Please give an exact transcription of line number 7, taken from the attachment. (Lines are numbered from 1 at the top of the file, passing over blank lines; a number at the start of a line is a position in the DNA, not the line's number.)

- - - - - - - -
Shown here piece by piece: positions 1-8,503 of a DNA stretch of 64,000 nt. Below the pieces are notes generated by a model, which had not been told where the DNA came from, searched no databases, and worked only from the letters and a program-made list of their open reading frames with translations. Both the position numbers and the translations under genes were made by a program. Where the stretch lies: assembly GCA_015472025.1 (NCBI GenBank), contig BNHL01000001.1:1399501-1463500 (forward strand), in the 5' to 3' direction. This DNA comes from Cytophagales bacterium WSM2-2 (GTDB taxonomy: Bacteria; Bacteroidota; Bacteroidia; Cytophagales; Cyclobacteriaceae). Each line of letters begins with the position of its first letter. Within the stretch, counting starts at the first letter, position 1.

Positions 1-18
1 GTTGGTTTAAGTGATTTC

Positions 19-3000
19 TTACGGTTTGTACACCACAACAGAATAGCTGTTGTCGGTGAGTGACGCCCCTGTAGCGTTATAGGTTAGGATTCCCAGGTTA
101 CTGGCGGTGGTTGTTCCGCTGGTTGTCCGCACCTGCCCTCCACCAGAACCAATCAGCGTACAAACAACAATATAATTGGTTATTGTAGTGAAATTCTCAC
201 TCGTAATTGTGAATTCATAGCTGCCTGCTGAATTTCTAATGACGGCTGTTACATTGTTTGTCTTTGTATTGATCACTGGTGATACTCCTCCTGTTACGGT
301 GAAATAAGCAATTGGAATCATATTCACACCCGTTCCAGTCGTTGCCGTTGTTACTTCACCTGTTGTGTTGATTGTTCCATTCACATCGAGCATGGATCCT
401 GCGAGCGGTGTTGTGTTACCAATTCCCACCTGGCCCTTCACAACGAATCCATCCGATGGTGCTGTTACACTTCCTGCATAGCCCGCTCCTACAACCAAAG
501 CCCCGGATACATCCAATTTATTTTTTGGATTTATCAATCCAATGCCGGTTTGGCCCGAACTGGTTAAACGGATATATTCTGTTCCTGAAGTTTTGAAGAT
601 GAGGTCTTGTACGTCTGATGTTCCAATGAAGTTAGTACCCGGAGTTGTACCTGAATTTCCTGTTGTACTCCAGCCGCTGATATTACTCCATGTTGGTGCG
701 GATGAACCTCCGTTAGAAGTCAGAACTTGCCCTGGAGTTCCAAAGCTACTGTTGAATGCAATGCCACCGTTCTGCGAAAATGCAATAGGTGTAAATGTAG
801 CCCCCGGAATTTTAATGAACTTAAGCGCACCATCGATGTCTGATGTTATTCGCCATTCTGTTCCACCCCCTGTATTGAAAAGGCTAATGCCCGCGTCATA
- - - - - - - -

201 TCGTAATTGTGAATTCATAGCTGCCTGCTGAATTTCTAATGACGGCTGTTACATTGTTTGTCTTTGTATTGATCACTGGTGATACTCCTCCTGTTACGGT